Michael Murphy received a postcard saying he qualified for credit card. All he had to do was dial a 900 number, the advertisement said.
The East Baltimore man picked up the phone, not knowing he was being victimized by one of the schemes that consumer advocates say have invaded the 900 industry, in which phone companies act as billing agents for other companies providing information services.
Murphy dialed the number, and a recording told him to call another number for further information.
When he did, another recording instructed him to punch in a code listed on the postcard. Murphy tried -- and tried -- and each time the computer cut him off. Murphy wound up dialing the 900 number six times before giving up.
What Murphy didn't know was that every time he dialed the 900 number, a $29.95 charge was being added to his phone bill. And he didn't find out until his C&P Telephone bill arrived. It showed he owed $187.50, including $7.80 for the initial call, in charges billed by US Sprint.
"It was quite a surprise," he says. "Surprises like that you don't want, especially when you come home at 5 o'clock."
His story had a happy ending: C&P Telephone removed the charge after he complained, and his long-distance company, US Sprint, eventually closed its lines to the purveyor of credit cards.
But other callers are spending millions on 900-number ripoffs, consumer advocates say.
"The 900 pay-per-call service has emerged as one of the most significant vehicles for consumer fraud in recent history," says a recent report by attorneys general from nine states. As the industry has grown, so has the number of "false, misleading, deceptive or otherwise illegal 900 promotions and programs."
"All that a deceptive information-provider has to do is induce the consumer to dial a 900 number and the charge automatically applies," the report points out. "The fact that charges are billed by the telephone company adds legitimacy and muscle to the bargain."
Problems with 900 calls are one of the top two areas of complaints to the Federal Communications Commission, says Mary Beth Richards, an enforcement official with the FCC.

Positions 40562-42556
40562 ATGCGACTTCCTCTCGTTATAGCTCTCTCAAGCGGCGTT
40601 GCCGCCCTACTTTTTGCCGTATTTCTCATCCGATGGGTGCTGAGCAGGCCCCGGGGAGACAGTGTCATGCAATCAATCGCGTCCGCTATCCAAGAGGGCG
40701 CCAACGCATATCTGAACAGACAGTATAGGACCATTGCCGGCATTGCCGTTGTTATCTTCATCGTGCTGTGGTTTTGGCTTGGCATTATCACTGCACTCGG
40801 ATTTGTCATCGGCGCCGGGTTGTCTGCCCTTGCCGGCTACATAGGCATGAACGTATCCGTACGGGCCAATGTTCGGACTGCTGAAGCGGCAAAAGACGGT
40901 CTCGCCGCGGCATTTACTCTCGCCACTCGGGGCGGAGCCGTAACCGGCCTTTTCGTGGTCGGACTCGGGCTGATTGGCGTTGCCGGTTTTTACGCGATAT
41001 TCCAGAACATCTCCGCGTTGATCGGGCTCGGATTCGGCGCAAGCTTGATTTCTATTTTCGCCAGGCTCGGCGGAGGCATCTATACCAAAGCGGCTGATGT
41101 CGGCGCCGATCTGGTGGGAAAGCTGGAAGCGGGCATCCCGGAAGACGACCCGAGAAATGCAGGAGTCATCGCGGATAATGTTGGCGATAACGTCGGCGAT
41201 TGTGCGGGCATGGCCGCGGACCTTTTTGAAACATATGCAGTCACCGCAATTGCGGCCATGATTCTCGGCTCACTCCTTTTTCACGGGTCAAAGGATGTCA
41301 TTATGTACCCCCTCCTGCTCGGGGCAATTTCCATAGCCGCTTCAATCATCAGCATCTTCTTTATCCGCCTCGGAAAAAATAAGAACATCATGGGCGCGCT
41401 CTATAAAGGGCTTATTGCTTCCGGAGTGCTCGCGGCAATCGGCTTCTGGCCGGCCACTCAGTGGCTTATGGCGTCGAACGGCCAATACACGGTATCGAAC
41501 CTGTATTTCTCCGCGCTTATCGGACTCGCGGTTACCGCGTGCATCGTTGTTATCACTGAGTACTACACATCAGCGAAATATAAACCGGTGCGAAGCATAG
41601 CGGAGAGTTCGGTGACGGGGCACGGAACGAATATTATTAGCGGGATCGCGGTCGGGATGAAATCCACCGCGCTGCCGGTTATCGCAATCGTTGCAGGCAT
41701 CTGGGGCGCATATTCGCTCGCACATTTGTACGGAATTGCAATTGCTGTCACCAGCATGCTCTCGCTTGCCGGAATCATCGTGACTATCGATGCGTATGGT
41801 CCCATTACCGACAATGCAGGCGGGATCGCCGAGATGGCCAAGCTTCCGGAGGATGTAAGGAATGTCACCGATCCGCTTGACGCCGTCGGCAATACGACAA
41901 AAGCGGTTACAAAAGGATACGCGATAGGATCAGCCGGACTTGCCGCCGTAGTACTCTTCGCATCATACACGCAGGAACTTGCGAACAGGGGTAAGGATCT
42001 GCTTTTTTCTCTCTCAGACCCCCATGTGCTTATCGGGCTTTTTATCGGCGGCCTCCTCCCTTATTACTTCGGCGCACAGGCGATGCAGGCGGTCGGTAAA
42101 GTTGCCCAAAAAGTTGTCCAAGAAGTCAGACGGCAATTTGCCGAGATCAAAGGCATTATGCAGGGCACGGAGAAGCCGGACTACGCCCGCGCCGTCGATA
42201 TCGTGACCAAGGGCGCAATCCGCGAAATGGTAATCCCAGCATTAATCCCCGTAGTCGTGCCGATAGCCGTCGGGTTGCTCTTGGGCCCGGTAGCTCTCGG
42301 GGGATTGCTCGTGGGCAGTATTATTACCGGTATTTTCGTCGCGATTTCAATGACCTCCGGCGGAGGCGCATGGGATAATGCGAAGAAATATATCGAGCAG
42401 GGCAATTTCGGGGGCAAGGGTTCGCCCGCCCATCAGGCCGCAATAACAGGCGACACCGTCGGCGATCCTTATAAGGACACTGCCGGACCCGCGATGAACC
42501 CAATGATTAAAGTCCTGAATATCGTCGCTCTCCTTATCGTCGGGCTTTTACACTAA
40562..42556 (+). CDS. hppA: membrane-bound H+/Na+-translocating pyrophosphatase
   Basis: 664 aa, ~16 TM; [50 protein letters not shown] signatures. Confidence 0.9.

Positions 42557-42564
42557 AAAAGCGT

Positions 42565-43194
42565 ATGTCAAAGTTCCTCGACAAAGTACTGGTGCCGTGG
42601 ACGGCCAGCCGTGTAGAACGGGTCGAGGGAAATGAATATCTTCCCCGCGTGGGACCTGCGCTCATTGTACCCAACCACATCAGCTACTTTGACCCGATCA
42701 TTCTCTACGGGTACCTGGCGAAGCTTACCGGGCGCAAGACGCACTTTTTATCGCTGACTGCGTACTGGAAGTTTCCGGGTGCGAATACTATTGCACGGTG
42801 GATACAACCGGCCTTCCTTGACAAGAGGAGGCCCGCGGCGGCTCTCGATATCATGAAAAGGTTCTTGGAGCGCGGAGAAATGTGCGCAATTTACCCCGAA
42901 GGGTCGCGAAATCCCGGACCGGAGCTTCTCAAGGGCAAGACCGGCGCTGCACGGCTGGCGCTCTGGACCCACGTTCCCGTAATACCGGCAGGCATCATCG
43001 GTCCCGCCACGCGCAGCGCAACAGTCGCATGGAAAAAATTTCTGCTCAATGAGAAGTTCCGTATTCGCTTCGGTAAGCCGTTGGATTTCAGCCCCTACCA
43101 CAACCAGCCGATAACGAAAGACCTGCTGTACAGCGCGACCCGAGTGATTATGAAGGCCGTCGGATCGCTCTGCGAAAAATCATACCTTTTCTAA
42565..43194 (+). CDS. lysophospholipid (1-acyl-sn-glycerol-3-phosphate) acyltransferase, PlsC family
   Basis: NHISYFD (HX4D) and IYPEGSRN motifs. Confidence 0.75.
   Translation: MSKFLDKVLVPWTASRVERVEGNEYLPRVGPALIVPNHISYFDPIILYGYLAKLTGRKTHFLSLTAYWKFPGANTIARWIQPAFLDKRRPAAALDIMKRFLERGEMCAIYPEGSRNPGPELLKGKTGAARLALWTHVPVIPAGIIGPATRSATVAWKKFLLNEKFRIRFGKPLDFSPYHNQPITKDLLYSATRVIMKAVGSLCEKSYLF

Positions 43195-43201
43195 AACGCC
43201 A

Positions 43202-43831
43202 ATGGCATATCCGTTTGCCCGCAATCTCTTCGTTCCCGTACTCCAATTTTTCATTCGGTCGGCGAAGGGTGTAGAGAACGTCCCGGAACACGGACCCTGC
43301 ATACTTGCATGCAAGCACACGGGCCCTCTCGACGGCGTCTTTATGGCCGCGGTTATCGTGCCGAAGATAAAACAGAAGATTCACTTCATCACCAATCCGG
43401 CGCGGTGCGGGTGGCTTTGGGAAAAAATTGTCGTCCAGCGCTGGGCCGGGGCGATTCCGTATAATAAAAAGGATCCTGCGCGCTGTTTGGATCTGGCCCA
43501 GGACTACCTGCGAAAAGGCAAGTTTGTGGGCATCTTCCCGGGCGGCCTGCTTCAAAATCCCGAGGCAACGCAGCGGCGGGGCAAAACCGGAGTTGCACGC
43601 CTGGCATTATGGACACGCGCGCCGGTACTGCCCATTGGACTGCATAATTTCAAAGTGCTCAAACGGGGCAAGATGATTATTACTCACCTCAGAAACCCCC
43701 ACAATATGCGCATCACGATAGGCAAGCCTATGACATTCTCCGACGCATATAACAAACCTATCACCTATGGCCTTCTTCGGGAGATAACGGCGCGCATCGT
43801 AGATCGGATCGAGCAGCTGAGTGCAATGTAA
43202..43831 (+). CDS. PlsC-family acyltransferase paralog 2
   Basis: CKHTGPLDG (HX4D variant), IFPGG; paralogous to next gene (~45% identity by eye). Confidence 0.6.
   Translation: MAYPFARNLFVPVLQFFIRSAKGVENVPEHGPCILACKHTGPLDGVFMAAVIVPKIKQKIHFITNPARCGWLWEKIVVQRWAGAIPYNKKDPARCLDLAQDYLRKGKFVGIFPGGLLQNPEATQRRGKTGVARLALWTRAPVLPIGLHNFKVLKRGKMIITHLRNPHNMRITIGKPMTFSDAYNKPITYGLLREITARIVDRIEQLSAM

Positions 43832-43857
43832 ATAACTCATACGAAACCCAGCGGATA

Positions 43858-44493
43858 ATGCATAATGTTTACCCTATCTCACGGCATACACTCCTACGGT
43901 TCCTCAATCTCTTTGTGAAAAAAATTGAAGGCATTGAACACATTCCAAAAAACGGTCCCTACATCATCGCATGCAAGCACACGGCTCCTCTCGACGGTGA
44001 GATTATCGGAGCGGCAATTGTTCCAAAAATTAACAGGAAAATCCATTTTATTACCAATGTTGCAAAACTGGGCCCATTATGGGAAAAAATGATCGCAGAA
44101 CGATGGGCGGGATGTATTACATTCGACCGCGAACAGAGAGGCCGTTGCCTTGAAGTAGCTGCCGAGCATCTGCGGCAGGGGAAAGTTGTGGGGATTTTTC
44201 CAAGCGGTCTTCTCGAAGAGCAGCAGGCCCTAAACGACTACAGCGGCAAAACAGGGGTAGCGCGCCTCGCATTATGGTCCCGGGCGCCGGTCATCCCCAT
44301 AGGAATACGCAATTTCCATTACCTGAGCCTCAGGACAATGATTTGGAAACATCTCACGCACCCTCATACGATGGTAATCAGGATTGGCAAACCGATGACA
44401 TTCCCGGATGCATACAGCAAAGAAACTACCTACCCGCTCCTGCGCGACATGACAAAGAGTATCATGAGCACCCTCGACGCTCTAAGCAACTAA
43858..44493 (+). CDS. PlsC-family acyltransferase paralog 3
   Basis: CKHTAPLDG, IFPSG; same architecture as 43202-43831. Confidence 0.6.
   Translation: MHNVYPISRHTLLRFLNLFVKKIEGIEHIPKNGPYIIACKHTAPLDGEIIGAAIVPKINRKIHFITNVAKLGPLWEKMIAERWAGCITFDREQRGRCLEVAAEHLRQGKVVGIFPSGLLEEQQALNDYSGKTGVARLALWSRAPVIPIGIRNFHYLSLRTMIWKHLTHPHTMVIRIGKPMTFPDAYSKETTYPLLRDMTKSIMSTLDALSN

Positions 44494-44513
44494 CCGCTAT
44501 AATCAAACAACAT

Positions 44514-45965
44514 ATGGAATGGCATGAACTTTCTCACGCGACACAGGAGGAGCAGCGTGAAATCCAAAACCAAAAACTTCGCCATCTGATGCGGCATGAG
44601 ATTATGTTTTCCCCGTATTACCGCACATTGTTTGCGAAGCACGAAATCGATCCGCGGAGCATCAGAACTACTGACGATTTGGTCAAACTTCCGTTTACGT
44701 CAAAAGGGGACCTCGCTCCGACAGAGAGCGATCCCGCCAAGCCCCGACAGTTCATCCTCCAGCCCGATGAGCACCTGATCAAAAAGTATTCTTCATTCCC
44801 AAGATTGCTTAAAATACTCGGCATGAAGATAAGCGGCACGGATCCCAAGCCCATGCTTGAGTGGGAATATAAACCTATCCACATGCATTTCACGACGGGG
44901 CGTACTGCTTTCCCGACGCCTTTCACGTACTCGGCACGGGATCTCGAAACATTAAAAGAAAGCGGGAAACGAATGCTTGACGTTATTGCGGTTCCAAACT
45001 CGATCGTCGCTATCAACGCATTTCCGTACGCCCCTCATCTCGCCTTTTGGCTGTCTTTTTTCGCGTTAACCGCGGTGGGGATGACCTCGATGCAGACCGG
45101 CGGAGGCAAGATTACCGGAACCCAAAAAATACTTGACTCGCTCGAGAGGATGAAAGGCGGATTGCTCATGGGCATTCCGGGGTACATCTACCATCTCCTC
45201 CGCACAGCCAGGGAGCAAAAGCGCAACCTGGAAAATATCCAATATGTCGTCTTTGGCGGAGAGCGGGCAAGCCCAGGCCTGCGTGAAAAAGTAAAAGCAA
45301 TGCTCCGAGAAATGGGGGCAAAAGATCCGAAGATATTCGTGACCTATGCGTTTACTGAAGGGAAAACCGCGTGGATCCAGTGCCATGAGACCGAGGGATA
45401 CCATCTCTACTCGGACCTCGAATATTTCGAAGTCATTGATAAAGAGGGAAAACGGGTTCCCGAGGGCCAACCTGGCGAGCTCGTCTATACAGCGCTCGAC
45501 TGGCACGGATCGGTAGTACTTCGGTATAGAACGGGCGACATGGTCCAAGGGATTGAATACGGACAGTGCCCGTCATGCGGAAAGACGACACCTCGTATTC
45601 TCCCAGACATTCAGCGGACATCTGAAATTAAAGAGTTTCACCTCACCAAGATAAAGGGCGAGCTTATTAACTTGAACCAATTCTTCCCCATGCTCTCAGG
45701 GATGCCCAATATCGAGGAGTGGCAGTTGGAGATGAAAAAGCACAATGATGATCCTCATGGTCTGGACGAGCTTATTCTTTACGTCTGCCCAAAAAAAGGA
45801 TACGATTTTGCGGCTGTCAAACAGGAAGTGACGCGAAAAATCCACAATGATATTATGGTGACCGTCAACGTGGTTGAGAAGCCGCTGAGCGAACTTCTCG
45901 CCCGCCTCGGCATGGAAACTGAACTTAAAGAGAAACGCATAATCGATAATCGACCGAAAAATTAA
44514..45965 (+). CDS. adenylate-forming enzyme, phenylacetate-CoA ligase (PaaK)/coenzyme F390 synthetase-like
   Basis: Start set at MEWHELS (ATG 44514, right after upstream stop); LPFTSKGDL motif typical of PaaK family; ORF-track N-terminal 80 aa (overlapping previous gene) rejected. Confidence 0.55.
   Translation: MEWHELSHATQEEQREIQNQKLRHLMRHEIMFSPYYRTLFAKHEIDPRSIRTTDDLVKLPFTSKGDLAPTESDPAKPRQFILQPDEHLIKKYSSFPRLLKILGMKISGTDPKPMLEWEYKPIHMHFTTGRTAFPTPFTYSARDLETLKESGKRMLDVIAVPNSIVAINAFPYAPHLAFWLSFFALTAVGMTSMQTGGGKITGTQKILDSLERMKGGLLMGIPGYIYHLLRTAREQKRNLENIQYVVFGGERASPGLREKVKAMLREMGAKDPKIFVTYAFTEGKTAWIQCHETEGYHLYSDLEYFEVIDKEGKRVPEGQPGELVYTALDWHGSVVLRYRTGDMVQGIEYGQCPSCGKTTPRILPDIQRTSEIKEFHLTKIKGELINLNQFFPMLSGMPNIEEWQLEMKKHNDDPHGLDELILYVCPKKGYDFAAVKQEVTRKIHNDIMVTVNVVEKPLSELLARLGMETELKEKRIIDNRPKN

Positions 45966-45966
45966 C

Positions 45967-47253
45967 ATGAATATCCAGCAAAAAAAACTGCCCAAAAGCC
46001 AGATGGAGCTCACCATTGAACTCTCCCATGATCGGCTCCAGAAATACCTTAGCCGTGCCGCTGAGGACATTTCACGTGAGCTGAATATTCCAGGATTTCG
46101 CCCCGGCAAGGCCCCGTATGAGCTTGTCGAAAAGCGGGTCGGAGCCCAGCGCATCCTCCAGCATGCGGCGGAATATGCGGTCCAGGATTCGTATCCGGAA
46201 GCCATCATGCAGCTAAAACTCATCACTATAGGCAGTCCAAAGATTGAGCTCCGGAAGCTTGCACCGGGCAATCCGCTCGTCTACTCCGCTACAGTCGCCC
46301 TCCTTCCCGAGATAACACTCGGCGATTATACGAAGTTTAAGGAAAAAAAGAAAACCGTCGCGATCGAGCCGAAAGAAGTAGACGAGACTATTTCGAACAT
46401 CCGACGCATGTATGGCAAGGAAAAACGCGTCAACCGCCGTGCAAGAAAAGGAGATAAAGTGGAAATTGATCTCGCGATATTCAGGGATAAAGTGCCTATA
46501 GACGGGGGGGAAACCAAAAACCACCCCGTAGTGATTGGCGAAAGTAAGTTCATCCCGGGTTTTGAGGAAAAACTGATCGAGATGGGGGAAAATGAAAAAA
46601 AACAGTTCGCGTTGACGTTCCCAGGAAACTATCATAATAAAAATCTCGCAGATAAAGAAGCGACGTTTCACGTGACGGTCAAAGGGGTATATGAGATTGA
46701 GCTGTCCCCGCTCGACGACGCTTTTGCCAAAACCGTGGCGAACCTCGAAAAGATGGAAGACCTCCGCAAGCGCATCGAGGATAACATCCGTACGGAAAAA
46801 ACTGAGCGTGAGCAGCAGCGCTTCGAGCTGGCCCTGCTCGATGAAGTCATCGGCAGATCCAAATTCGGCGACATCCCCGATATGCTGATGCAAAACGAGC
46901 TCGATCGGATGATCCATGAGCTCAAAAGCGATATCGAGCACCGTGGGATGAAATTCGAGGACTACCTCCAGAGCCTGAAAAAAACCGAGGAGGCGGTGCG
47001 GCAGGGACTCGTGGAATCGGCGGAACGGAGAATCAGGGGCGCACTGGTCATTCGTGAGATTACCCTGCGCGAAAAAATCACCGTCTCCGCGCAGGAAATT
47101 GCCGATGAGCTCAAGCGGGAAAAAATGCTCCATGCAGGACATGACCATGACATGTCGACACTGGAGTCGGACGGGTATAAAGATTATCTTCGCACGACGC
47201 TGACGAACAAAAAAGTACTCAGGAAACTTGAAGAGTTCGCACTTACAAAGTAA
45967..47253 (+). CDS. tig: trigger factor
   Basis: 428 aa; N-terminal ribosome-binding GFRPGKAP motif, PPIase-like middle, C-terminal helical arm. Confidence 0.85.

And the Maryland attorney general's office has been receiving an increasing number of gripes from people citing "outrageous" 900 practices, says Rebecca Bowman, head of the complaint unit in the Consumer Protection Division.
People's main complaints, Bowman says, are that they didn't get enough information at the time they placed the call, or they didn't get what they expected for their money.
"A lot of what people get is what they could get from other sources for free," Bowman says. In some cases, such as Murphy's, consumers have to make a string of 900 calls, racking up a charge with each one, with dubious results.
Industry spokesmen say that most 900-number companies -- known in the trade as information providers -- are legitimate, providing consumers with everything from stock-market reports to used-car prices to computer trouble-shooting to legal advice. There's even a 900 number for people interested in getting into the 900 business.
But consumer advocates say the industry is so new and growing so fast that the lack of regulation has allowed too many shady operators to amass huge profits while providing little or nothing of value.
The report by the nine attorneys general says credit card and loan offers, often aimed at people who can't get credit, lead the list of consumer complaints.
Postcard solicitations or TV commercials saying "bad credit -- no problem!" are pitched to consumers who then have to call a 900 number, or a series of 900 numbers that rack up more phone charges.
In one case, a Baltimore man called a 900 number after a TV commercial promised a bonus of $100 to anyone who had been %% rejected for a credit card. He ended up with a $38 charge on his phone bill -- and never got the credit card or the $100.
Sometimes consumers get no more than a list of banks that offer secured cards, which require a deposit equal to the credit limit. Sometimes they get a catalog card, good only for merchandise sold through the company's catalog at inflated prices. Sometimes they get nothing.
Other solicitations target credit-worthy customers with offers of low-rate credit cards. In these cases, the consumer usually gets no card but only a list of banks that offer them, meaning the consumer must apply for one like anyone else.
As for loan offers, callers often get nothing more than lists of lenders. Or the caller is told that a fee must be paid in advance, as a Dundalk woman recently discovered.
An out-of-state outfit promised her a loan if she paid a $250 "processing fee." She did, but her loan was "delayed," and she could get no further information because the 900 number kept cutting her off.
The Maryland Office of Consumer Credit did manage to get her $250 refunded, but she was still out the 900 charges.
Sweepstakes, games and contests are another source of many complaints, says the report by the attorneys general.